8 things to do before martial law in PH
When President Duterte placed Mindanao under martial law, he said: “It would not be any different from what President Marcos did. I’d be harsh.” He further declared: “If I think that the Isis has already taken foothold also in Luzon, and terrorism is not really far behind, I might declare martial law throughout the country to protect the people.”
The President’s statements brought back dreadful memories among Filipinos who either lived through or who have read up on the Marcos regime’s martial rule. They were moved to think of making preparations in case Mr. Duterte makes good on his warning to expand martial law throughout the entire Philippines.
One unique Filipino trait that serves as a coping mechanism against distressing news is to find humor in, and engage in satirical commentaries on, our troubled state of affairs. In the spirit of this tradition, I made a list of eight things to do before martial law is declared nationwide.
Get a “white sidewall” haircut. If you’re male, immediately go to your barber and get the sides of your head shaved clean at a space of two fingers from your ears and three fingers from your nape. This was the “maximum tolerable” haircut during the Marcos years, and anyone sporting long hair would instantly get a mutilated haircut from the police, which forces you to altogether shave your head a la Gen. Bato dela Rosa.
Stock up on camote. There will be panic-buying on food items, especially rice. To beat the inevitable rice shortage, go to the wet market and hoard on camote instead. A friend recently lost a lot of weight when he substituted rice with camote, so martial law may yet prove to be the answer to your long-held wish to for a shapely body or 6-pack abs.
Discard all your yellow clothing.
If you don’t, you may be mistaken for a defiant protester if you’re outdoors wearing a screaming yellow shirt. Perish the peril by throwing away all clothes in “opposition” color.
Reconcile or reconnect with relatives and friends. Start repairing severed relationships with relatives and rekindle old ties with friends living in the provinces. They can provide you a “safe house” if you’re in trouble, or after you outrun potbellied policemen trying to accost you because of your long hair or your yellow shirt.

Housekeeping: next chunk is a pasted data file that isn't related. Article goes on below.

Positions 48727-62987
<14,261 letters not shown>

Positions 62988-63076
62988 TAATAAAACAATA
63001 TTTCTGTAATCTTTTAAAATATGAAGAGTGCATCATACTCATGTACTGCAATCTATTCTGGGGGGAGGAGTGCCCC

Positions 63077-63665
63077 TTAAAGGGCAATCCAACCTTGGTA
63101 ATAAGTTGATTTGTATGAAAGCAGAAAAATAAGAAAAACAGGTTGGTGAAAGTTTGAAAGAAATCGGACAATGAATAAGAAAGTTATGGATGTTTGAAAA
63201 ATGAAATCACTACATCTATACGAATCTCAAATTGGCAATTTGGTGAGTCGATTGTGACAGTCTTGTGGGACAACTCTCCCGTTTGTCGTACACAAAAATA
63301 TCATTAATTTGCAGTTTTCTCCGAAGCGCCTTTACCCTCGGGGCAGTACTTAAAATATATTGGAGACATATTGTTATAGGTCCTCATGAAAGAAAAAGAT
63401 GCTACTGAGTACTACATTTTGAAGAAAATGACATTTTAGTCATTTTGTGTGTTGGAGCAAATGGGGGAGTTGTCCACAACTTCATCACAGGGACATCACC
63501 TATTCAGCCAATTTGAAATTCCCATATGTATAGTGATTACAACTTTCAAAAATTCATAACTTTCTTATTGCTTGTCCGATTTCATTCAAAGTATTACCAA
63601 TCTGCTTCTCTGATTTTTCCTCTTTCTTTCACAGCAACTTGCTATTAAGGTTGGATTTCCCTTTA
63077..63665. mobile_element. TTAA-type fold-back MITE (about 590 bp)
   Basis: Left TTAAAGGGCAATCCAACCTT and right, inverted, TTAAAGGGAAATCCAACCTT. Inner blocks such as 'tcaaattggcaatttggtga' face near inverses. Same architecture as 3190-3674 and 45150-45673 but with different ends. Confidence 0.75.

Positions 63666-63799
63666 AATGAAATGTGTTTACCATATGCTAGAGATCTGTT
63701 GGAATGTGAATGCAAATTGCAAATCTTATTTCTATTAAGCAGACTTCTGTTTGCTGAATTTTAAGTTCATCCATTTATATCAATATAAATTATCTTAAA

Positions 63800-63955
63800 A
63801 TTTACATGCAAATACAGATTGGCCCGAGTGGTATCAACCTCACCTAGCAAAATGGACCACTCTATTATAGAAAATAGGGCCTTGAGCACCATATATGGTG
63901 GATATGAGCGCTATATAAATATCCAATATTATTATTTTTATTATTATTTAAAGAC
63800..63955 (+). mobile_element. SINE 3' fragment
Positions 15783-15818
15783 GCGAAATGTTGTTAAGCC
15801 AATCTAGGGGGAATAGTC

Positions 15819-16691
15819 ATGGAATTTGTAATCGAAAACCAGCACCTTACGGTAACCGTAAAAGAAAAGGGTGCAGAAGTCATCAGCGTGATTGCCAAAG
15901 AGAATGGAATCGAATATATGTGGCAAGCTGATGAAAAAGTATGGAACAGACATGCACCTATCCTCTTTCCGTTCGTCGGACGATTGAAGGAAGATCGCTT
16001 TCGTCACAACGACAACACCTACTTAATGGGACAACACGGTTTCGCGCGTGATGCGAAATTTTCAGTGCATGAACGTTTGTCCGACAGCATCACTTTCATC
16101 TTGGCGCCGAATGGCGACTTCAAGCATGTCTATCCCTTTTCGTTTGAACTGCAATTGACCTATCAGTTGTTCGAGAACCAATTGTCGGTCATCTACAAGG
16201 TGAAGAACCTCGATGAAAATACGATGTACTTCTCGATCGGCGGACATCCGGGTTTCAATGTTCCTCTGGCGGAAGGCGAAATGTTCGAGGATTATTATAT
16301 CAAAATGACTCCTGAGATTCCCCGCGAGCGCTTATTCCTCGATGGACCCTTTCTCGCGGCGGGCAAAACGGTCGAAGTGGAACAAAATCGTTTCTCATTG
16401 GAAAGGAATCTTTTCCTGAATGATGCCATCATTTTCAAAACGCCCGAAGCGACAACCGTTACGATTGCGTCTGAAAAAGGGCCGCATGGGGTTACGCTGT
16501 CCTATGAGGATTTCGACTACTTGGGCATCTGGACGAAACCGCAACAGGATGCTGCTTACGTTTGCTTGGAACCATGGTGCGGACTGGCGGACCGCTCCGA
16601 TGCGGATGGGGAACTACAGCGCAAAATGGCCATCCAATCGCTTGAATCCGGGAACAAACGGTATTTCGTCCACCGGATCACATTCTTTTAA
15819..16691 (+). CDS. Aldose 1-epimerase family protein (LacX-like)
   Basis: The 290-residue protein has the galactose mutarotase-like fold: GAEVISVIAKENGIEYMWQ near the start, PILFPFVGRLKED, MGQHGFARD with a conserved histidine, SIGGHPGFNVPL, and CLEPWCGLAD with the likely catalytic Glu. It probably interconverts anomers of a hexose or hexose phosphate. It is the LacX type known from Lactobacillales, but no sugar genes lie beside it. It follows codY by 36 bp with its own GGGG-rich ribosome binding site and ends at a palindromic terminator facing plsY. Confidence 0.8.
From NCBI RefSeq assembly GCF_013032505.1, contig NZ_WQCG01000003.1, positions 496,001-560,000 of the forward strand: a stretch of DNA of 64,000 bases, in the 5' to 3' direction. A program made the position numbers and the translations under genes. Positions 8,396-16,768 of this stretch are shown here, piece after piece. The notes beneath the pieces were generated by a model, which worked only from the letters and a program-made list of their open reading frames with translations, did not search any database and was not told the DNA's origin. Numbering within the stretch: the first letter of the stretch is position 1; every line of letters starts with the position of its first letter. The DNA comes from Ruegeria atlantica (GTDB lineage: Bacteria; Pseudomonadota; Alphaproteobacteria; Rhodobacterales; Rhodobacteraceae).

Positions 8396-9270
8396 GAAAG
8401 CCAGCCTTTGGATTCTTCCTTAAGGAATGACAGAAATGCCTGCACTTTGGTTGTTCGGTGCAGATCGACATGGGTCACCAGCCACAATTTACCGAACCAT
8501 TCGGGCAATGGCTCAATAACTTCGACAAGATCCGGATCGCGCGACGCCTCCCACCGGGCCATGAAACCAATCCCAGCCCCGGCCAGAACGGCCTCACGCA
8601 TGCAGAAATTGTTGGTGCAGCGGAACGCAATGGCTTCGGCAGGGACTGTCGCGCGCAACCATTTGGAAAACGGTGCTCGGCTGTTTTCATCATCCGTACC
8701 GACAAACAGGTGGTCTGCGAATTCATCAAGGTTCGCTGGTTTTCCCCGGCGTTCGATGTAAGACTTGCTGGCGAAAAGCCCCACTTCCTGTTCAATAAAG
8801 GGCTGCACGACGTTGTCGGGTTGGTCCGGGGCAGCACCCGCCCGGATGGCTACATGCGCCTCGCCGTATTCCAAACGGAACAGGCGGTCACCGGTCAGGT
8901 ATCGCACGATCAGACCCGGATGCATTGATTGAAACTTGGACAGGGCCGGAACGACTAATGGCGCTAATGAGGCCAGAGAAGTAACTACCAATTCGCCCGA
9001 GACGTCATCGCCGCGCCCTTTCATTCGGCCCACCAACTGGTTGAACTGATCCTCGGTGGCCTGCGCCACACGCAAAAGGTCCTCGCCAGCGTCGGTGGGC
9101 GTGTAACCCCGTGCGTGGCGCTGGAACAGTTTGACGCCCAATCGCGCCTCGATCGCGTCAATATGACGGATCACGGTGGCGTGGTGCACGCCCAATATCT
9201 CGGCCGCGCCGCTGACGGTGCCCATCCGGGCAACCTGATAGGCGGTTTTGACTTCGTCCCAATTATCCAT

Download a DIY on lambanog or basi. Alcohol may either be prohibited or hard to come by. It will come in handy if you have a do-it-yourself kit on how to distill lambanog or basi at home.
Stock up on food, bedding, and toiletries in your car. Martial law brings nightly curfews. Like the game of musical chairs, cars must stop and be off the road when the clock strikes 11 p.m. When traffic prevents you from reaching home before curfew time, park on the road and sleep the night away. If policemen accost you, tell them your wife threw you out of the house. Chances are they also have marital problems, and they will be amply sympathetic.
Throw away “I love New York” T-shirts and wear clothes emblazoned with “I love Moscow” or “I heart Beijing.”
Delete all your Facebook rants against Mocha Uson and send her a “friend” request instead. Live with the
reality that you will lose your freedom to freely express your sentiments against government officials or make sarcastic commentaries like this one.
While the list is infused with satire, it is animated with our parents’ experiences during the Marcos regime, thereby giving the young generation a historical perspective of Mr. Duterte’s remarks that his version of martial law will be “as harsh” as martial law during the dictatorship.
Stripped of parody, the list should give our leaders a glimpse of the impact of a “harsh” martial law on the everyday lives of our people. It should serve as a cautionary tale for our leaders not to unsheathe and wield the fearsome powers of martial law to a scale and intensity that brings about pointless suffering by, and unnecessary violence against, our people.
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